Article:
Grab your running shoes: the Tweed Valley’s wide-open hillsides and forest tracks are perfect for exploring at a faster pace on a trail run. It’s easy to plan your own route (try a jog through the eerie Neidpath Tunnel on your way back to town), but if you time your weekend in the Valley for October, you can also sign up for the Tweed Valley Trail run, which offers running distances from 5k to 20k as well as a walker’s route. I got a sneak peek at the 10k route and reckon it’d be even more beautiful in the bright colours of autumn.
Dip in the Tweed
A river runs through it – the deep clear waters of the Tweed are never far away if you’re exploring in the valley, and its shallower corners are perfect for a swim. Go Tweed Valley lists four beautiful river swim spots where you can cool off with a dip.
WHERE TO EAT
Osso served up one of the best suppers I’ve had in a long time, and with none of the stuffiness of some fine dining eateries. Expect perfect little plates and well-matched wines at this snug and welcoming restaurant on Peebles High Street – the tapas-style menu will suit however hungry you’re feeling. A real gem – and I’m going to be thinking about their incredible parmesan custard for the rest of my life.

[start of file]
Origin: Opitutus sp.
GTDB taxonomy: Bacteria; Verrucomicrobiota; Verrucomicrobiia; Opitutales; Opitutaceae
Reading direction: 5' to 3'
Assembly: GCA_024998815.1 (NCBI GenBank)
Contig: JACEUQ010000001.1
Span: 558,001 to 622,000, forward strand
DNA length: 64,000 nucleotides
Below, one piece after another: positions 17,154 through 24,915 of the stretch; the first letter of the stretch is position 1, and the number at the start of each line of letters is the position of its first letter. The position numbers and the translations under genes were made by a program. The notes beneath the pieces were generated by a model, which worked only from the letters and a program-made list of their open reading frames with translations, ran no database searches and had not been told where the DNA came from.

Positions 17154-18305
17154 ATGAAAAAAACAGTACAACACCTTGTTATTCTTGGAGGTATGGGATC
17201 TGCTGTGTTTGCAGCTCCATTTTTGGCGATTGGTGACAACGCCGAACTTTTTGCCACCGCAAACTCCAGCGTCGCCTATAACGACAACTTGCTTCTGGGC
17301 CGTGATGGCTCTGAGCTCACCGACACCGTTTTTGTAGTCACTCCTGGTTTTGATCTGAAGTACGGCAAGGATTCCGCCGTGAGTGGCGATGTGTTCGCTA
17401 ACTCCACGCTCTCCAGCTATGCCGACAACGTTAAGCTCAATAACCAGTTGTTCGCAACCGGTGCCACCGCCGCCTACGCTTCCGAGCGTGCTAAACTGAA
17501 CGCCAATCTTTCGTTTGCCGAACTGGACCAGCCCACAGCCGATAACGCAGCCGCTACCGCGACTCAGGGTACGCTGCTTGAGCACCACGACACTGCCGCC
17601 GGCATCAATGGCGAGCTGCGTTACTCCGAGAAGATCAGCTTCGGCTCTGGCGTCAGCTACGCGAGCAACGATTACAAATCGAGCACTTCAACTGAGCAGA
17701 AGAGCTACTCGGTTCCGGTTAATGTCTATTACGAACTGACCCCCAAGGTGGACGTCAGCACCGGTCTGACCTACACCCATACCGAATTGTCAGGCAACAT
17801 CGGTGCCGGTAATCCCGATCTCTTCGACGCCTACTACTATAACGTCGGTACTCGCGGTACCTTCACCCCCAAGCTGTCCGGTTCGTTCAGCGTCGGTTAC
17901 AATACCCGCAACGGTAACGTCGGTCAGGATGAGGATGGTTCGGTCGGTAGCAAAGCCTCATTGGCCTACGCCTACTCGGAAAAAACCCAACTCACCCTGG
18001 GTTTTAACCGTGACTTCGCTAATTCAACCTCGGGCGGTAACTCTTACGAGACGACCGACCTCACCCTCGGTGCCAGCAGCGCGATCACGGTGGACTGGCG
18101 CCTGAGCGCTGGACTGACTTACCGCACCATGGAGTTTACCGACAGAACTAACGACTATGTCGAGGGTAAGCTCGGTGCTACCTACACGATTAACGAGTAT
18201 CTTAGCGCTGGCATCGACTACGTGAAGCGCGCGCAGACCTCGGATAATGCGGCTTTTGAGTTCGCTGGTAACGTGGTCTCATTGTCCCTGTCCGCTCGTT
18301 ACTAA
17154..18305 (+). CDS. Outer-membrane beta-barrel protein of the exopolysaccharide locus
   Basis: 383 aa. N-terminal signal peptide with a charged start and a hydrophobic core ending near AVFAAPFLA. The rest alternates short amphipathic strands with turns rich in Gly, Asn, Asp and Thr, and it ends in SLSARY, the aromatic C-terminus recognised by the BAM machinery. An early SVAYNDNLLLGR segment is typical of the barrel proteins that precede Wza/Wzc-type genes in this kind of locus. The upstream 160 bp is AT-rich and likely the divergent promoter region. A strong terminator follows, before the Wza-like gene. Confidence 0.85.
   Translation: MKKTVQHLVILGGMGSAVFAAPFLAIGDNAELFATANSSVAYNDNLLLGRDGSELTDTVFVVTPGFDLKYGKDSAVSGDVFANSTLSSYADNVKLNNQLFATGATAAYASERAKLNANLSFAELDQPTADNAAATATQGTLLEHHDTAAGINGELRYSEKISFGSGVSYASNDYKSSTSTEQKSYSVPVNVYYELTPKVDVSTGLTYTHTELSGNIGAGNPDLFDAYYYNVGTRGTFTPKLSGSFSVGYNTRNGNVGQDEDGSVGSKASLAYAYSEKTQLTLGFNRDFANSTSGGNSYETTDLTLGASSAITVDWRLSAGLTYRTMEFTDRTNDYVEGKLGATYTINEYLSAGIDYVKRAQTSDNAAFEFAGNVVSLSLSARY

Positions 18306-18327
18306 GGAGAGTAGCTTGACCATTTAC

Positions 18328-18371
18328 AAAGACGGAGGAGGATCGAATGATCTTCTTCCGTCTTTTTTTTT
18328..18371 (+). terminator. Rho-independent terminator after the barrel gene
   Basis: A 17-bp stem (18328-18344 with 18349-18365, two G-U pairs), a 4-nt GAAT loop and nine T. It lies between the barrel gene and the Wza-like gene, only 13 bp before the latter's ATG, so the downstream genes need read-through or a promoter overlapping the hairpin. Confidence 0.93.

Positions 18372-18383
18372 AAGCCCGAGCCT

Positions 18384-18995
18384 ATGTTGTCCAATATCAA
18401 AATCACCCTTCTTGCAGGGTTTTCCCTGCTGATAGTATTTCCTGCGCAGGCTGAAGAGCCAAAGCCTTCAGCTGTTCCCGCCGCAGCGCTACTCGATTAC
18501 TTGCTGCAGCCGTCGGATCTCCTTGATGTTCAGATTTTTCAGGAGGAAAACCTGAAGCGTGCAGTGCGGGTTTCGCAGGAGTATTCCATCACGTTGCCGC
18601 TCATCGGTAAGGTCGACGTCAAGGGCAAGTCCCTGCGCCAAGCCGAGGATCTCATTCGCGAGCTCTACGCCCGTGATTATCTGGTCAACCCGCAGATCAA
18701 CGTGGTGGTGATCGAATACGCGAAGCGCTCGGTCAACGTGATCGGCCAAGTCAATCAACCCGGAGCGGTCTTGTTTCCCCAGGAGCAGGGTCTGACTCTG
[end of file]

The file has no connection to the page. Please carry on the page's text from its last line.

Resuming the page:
Pop in for afternoon tea at this pleasingly old-fashioned hotel, which serves macarons, delightful little cakes and homemade scones each afternoon. The Hydro uses locally-sourced ingredients and even has its own on-site gin distillery if you fancy a cheeky cocktail to go with your cake.